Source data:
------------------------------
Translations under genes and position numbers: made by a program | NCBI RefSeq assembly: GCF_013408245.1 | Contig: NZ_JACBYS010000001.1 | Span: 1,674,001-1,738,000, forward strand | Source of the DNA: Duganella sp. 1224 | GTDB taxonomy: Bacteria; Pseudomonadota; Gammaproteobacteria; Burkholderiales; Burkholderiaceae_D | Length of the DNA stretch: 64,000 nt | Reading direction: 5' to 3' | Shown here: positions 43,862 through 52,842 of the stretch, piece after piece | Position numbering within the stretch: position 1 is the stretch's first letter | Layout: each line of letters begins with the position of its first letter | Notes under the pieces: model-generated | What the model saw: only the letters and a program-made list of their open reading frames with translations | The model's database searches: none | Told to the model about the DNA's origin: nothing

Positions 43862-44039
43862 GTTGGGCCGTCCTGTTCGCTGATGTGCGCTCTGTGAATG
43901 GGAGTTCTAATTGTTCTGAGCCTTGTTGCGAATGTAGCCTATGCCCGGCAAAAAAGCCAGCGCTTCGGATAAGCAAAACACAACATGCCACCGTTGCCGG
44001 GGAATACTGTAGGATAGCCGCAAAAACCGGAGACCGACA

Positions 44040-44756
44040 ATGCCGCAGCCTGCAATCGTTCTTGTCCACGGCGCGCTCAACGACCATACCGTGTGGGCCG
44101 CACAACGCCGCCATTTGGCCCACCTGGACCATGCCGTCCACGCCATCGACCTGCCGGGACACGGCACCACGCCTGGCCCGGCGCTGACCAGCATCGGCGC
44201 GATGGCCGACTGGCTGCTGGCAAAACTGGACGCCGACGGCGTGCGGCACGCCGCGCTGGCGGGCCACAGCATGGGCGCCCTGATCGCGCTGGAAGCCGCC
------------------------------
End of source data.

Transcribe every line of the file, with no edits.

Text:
Translations under genes and position numbers: made by a program | NCBI RefSeq assembly: GCF_013408245.1 | Contig: NZ_JACBYS010000001.1 | Span: 1,674,001-1,738,000, forward strand | Source of the DNA: Duganella sp. 1224 | GTDB taxonomy: Bacteria; Pseudomonadota; Gammaproteobacteria; Burkholderiales; Burkholderiaceae_D | Length of the DNA stretch: 64,000 nt | Reading direction: 5' to 3' | Shown here: positions 43,862 through 52,842 of the stretch, piece after piece | Position numbering within the stretch: position 1 is the stretch's first letter | Layout: each line of letters begins with the position of its first letter | Notes under the pieces: model-generated | What the model saw: only the letters and a program-made list of their open reading frames with translations | The model's database searches: none | Told to the model about the DNA's origin: nothing

Positions 43862-44039
43862 GTTGGGCCGTCCTGTTCGCTGATGTGCGCTCTGTGAATG
43901 GGAGTTCTAATTGTTCTGAGCCTTGTTGCGAATGTAGCCTATGCCCGGCAAAAAAGCCAGCGCTTCGGATAAGCAAAACACAACATGCCACCGTTGCCGG
44001 GGAATACTGTAGGATAGCCGCAAAAACCGGAGACCGACA

Positions 44040-44756
44040 ATGCCGCAGCCTGCAATCGTTCTTGTCCACGGCGCGCTCAACGACCATACCGTGTGGGCCG
44101 CACAACGCCGCCATTTGGCCCACCTGGACCATGCCGTCCACGCCATCGACCTGCCGGGACACGGCACCACGCCTGGCCCGGCGCTGACCAGCATCGGCGC
44201 GATGGCCGACTGGCTGCTGGCAAAACTGGACGCCGACGGCGTGCGGCACGCCGCGCTGGCGGGCCACAGCATGGGCGCCCTGATCGCGCTGGAAGCCGCC